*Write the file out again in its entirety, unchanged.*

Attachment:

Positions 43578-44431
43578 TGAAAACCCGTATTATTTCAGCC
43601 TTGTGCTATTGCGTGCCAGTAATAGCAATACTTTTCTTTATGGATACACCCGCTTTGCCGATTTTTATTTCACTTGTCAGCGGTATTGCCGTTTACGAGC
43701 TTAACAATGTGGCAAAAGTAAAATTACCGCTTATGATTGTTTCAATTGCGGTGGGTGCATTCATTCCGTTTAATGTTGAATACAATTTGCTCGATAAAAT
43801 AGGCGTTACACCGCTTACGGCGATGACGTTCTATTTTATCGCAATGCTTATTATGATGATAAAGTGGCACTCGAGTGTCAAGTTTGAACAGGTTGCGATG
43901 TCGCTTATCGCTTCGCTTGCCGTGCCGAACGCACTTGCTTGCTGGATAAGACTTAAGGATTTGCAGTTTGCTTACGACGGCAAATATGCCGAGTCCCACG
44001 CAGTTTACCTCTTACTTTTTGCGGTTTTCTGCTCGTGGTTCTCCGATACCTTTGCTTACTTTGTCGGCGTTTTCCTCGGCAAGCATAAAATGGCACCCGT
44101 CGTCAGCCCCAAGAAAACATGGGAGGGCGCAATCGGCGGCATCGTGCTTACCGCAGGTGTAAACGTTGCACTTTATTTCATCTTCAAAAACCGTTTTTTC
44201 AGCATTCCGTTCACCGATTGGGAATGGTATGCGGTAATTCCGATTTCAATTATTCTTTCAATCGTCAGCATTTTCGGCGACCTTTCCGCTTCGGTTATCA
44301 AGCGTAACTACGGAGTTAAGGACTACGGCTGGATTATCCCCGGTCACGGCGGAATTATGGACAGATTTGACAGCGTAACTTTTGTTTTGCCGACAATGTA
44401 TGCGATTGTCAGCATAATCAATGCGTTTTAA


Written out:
Positions 43578-44431
43578 TGAAAACCCGTATTATTTCAGCC
43601 TTGTGCTATTGCGTGCCAGTAATAGCAATACTTTTCTTTATGGATACACCCGCTTTGCCGATTTTTATTTCACTTGTCAGCGGTATTGCCGTTTACGAGC
43701 TTAACAATGTGGCAAAAGTAAAATTACCGCTTATGATTGTTTCAATTGCGGTGGGTGCATTCATTCCGTTTAATGTTGAATACAATTTGCTCGATAAAAT
43801 AGGCGTTACACCGCTTACGGCGATGACGTTCTATTTTATCGCAATGCTTATTATGATGATAAAGTGGCACTCGAGTGTCAAGTTTGAACAGGTTGCGATG
43901 TCGCTTATCGCTTCGCTTGCCGTGCCGAACGCACTTGCTTGCTGGATAAGACTTAAGGATTTGCAGTTTGCTTACGACGGCAAATATGCCGAGTCCCACG
44001 CAGTTTACCTCTTACTTTTTGCGGTTTTCTGCTCGTGGTTCTCCGATACCTTTGCTTACTTTGTCGGCGTTTTCCTCGGCAAGCATAAAATGGCACCCGT
44101 CGTCAGCCCCAAGAAAACATGGGAGGGCGCAATCGGCGGCATCGTGCTTACCGCAGGTGTAAACGTTGCACTTTATTTCATCTTCAAAAACCGTTTTTTC
44201 AGCATTCCGTTCACCGATTGGGAATGGTATGCGGTAATTCCGATTTCAATTATTCTTTCAATCGTCAGCATTTTCGGCGACCTTTCCGCTTCGGTTATCA
44301 AGCGTAACTACGGAGTTAAGGACTACGGCTGGATTATCCCCGGTCACGGCGGAATTATGGACAGATTTGACAGCGTAACTTTTGTTTTGCCGACAATGTA
44401 TGCGATTGTCAGCATAATCAATGCGTTTTAA